On 7 November, after a long wait since its coming was announced in the Autumn Budget of 2017, the consultation “The Taxation of Trusts: A review” was published. The consultation has the overriding objective of seeking to make the taxation of trusts simpler, fairer and more transparent. Suffice to say that the initial impression is that there is probably little for financial planners to overly worry about.
So, let’s have a look at what the consultation says against each of the stated broad objectives.
Against the Simplicity test HMRC focus very much on simplifying the approach to taxation for Vulnerable Beneficiary Trusts and touch on some other aspects of trust taxation that might warrant simplification. The “possible issues” are set out below.
In the case of trusts known collectively as “Vulnerable Beneficiary Trusts” (trusts for beneficiaries with a disability or for bereaved minors), the Government is aware that stakeholders have previously expressed concerns that the complexity of income tax and capital gains tax rules limits the use of the available tax reliefs by those who should benefit. There are also concerns about the effectiveness of the income tax relief, given that the tax pool mechanism can lead to a secondary charge.
The Government is committed to taking action to simplify the treatment of these trusts and to ensure the effectiveness of reliefs. At this stage, the Government say they would welcome views on the tax treatments that these trusts receive, alongside their interaction with “age 18 to 25” trusts (a continuation of bereaved minor trusts used in some circumstances).
In parallel, the Government is interested in views and evidence on other drivers of excessive complexity in the trust taxation system.
For example, they recognise that one key determinant of the complexity of the present trust taxation system is the need for trustees to liaise with the settlor or beneficiaries (as the case may be) to ensure that all parties pay the correct amount of tax, rather than there being a standalone or simplified regime either for all trusts, or for those trusts whose settlors or trustees would welcome a reduction in administrative burdens.
That said, the Government recognises that taking a different approach would constitute a fundamental change to trust taxation policy, and would only be warranted if it constituted a significant improvement in comparison to the current rules.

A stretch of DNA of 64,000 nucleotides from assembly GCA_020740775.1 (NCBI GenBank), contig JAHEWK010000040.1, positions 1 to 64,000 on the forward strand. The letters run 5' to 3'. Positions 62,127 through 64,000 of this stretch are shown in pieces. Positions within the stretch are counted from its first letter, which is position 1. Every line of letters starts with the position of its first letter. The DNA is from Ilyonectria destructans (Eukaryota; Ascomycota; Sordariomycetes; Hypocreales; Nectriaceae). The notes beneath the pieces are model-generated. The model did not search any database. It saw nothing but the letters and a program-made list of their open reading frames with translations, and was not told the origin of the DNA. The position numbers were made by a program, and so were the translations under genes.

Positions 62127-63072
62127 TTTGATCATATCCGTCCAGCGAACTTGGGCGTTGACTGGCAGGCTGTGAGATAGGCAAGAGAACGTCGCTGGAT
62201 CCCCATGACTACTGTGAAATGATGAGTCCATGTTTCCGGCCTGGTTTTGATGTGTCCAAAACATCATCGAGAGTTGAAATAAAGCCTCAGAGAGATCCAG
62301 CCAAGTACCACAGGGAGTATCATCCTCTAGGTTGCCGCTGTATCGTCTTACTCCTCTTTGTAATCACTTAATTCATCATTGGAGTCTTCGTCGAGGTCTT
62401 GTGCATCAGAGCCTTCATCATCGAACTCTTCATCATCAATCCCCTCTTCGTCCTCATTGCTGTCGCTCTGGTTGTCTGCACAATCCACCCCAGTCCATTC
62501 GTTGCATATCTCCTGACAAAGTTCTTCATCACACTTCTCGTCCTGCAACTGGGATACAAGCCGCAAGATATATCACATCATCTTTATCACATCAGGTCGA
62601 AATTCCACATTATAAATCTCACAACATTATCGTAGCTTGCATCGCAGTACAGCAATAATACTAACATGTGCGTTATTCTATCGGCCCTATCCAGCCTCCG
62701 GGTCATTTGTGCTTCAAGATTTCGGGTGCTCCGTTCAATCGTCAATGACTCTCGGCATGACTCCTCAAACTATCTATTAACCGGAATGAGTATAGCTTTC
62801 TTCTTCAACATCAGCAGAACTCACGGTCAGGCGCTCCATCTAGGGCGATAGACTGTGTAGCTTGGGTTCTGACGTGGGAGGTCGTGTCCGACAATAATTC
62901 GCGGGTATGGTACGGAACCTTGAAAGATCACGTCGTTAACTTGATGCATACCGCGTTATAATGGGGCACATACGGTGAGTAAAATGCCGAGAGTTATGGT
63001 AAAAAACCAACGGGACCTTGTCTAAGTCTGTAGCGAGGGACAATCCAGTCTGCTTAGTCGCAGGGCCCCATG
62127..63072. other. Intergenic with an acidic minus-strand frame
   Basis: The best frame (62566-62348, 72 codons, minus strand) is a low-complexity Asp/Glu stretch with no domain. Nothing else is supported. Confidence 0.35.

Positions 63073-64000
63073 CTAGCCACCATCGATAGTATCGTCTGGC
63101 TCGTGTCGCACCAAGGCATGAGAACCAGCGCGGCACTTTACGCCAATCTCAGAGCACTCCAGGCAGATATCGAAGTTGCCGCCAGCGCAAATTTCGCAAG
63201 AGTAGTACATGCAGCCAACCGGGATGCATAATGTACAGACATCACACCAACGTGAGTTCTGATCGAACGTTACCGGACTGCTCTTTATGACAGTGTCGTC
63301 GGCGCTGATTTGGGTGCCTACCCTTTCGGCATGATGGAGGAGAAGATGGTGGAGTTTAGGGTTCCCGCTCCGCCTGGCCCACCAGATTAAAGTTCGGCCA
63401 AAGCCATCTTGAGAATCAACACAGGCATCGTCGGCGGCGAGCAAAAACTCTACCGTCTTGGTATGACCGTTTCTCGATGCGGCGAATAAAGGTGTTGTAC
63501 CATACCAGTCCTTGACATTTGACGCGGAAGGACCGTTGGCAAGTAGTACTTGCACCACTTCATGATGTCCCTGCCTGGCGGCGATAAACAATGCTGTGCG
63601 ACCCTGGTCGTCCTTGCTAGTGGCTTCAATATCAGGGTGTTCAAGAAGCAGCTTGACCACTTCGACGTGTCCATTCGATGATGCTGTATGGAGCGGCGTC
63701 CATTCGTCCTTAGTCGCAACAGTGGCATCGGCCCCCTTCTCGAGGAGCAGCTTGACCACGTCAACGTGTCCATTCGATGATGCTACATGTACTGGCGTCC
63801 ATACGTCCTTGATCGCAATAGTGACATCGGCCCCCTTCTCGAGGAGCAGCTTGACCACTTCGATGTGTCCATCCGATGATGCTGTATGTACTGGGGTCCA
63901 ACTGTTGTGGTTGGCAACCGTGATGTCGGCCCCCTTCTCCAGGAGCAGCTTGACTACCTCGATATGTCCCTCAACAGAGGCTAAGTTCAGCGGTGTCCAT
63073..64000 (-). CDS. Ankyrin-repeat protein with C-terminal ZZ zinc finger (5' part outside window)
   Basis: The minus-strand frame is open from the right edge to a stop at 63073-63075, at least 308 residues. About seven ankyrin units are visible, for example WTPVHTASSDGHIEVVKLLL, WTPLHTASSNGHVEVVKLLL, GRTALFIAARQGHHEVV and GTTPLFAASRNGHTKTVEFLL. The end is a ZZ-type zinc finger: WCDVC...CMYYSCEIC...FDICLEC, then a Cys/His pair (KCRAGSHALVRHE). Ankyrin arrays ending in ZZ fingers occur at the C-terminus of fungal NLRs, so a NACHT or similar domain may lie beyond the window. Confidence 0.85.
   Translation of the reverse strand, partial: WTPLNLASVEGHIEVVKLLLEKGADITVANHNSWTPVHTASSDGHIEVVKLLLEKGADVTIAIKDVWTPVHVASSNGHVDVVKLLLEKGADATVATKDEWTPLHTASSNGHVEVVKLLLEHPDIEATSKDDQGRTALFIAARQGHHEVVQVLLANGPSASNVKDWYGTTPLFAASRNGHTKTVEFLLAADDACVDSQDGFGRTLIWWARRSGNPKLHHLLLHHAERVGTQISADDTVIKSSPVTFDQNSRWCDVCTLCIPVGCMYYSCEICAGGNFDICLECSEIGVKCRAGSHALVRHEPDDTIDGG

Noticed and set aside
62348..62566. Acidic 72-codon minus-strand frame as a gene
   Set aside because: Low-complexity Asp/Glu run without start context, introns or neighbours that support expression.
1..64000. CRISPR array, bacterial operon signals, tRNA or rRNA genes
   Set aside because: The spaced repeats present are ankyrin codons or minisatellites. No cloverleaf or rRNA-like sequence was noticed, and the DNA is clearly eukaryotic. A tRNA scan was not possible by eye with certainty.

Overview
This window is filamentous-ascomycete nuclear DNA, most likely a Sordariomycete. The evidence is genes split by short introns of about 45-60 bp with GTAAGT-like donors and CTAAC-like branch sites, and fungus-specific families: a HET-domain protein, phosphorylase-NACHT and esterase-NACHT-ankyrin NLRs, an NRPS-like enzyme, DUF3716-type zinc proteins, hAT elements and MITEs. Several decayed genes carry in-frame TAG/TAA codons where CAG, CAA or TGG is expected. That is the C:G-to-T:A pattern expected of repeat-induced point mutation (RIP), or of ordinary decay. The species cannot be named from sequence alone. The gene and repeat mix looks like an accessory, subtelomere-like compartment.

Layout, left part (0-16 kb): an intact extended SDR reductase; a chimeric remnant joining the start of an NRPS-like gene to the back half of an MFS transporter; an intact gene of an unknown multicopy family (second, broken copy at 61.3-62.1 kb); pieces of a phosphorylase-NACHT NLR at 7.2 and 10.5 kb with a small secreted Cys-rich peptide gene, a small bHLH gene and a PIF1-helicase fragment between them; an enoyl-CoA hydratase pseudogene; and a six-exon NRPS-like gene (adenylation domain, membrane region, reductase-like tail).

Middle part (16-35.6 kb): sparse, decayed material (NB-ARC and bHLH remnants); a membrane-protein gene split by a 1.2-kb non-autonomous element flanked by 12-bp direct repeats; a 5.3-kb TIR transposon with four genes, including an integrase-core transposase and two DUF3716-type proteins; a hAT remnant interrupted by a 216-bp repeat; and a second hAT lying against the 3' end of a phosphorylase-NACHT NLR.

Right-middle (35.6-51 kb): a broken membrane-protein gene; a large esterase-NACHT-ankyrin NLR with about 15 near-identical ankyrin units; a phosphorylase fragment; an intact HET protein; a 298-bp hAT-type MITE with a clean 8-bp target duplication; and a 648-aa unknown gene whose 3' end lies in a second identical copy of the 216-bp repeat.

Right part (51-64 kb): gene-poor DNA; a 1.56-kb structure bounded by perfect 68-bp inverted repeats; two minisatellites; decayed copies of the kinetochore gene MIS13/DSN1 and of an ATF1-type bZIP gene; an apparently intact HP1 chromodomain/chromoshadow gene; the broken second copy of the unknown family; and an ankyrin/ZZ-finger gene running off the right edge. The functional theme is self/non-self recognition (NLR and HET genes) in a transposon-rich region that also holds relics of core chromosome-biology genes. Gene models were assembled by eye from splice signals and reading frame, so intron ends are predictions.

Finally, the Government is interested in views and evidence on all other complex administrative aspects of the trust taxation system. For example:
- The Government is aware that for many small trusts, income tax administrative requirements can seem unduly onerous, especially where the tax due is low.
- Recent Ipsos MORI research demonstrates that the cost of employing an agent to calculate the inheritance tax (IHT) periodic charges for a trust can outweigh the cost of the tax itself.
In relation to Transparency the main reference is to the actions already resulting from the OECD Common Reporting Standards (CRS) and the implementation of the Money Laundering, Terrorist Regulations. The new (and, it seems, to be expanded) trust registration provisions will be known to all with more than a passing interest in trusts.
Also, in relation to Transparency, strong focus is given to the use of offshore trusts by UK residents.
On Fairness and Neutrality, the spotlight falls predominantly on the trust IHT charges - in particular, the combined impact of entry, periodic and exit charges and whether they operate fairly and efficiently compared with the IHT outcome of an ordinary gift to an individual or individuals.
Among the additional topics picked up on for consideration is the application of the private residence exemption for residential property held in trust, trust management expenses and the impact of determining whether a receipt is an income receipt or a capital receipt.
The consultation is being conducted in line with the Tax Consultation Framework.
There are five stages to tax policy development:
Stage 1 - Setting out objectives and identifying options;
Stage 2 - Determining the best option and developing a framework for implementation including detailed policy design;
Stage 3 - Drafting legislation to effect the proposed change;
Stage 4 - Implementing and monitoring the change;
Stage 5 - Reviewing and evaluating the change.
This consultation is taking place during stage 1 of the process. The purpose of the consultation is to seek views on the policy design and any suitable possible alternatives, before consulting later, on a specific proposal for reform.
Responses are required by 30 January 2019:
- by e-mail to: email@example.com; or
- in writing to: Trusts Tax Reforms Consultation Assets and Residence Team, 100 Parliament Street, London SW1A 2BQ.
Following the consultation period, the Government will publish a response document which will indicate whether they are minded to propose any specific changes based on the suggestions received. If so, there will be further consultations on detailed proposals at that point.
Please note that this document was prepared by a third party and as such Brewin Dolphin is not responsible for the content or able to answer queries on the topics dealt with. While we believe it to be correct at the time of writing, Brewin Dolphin is not a tax adviser and tax law is subject to frequent change. Therefore you should not rely on this information without seeking professional advice from a qualified tax adviser, who should also be able to assist you with any questions on the content.
This document was prepared as a general guide only and does not constitute tax or legal advice.